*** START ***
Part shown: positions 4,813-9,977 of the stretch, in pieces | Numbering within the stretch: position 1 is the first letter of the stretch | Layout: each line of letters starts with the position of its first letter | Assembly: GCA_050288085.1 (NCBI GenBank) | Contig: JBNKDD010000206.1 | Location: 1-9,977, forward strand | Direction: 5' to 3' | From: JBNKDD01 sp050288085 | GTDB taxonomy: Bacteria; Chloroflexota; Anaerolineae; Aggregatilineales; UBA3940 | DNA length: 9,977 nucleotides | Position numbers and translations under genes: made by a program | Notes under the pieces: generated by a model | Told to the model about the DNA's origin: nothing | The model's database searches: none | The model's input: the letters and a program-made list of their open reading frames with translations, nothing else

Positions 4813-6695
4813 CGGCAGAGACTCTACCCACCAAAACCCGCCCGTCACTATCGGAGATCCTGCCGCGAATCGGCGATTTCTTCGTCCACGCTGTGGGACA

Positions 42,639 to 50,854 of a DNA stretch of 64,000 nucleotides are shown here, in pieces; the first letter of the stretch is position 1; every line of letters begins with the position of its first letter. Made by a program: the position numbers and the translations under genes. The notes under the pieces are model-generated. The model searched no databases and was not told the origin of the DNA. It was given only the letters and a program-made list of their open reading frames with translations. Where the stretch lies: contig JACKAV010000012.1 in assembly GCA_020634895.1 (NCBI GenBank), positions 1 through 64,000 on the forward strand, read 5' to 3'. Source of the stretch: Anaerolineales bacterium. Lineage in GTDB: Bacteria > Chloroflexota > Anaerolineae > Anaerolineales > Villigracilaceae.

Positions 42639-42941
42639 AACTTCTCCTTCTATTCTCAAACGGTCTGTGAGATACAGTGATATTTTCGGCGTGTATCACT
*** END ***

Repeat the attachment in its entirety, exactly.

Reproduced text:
Part shown: positions 4,813-9,977 of the stretch, in pieces | Numbering within the stretch: position 1 is the first letter of the stretch | Layout: each line of letters starts with the position of its first letter | Assembly: GCA_050288085.1 (NCBI GenBank) | Contig: JBNKDD010000206.1 | Location: 1-9,977, forward strand | Direction: 5' to 3' | From: JBNKDD01 sp050288085 | GTDB taxonomy: Bacteria; Chloroflexota; Anaerolineae; Aggregatilineales; UBA3940 | DNA length: 9,977 nucleotides | Position numbers and translations under genes: made by a program | Notes under the pieces: generated by a model | Told to the model about the DNA's origin: nothing | The model's database searches: none | The model's input: the letters and a program-made list of their open reading frames with translations, nothing else

Positions 4813-6695
4813 CGGCAGAGACTCTACCCACCAAAACCCGCCCGTCACTATCGGAGATCCTGCCGCGAATCGGCGATTTCTTCGTCCACGCTGTGGGACA

Positions 42,639 to 50,854 of a DNA stretch of 64,000 nucleotides are shown here, in pieces; the first letter of the stretch is position 1; every line of letters begins with the position of its first letter. Made by a program: the position numbers and the translations under genes. The notes under the pieces are model-generated. The model searched no databases and was not told the origin of the DNA. It was given only the letters and a program-made list of their open reading frames with translations. Where the stretch lies: contig JACKAV010000012.1 in assembly GCA_020634895.1 (NCBI GenBank), positions 1 through 64,000 on the forward strand, read 5' to 3'. Source of the stretch: Anaerolineales bacterium. Lineage in GTDB: Bacteria > Chloroflexota > Anaerolineae > Anaerolineales > Villigracilaceae.

Positions 42639-42941
42639 AACTTCTCCTTCTATTCTCAAACGGTCTGTGAGATACAGTGATATTTTCGGCGTGTATCACT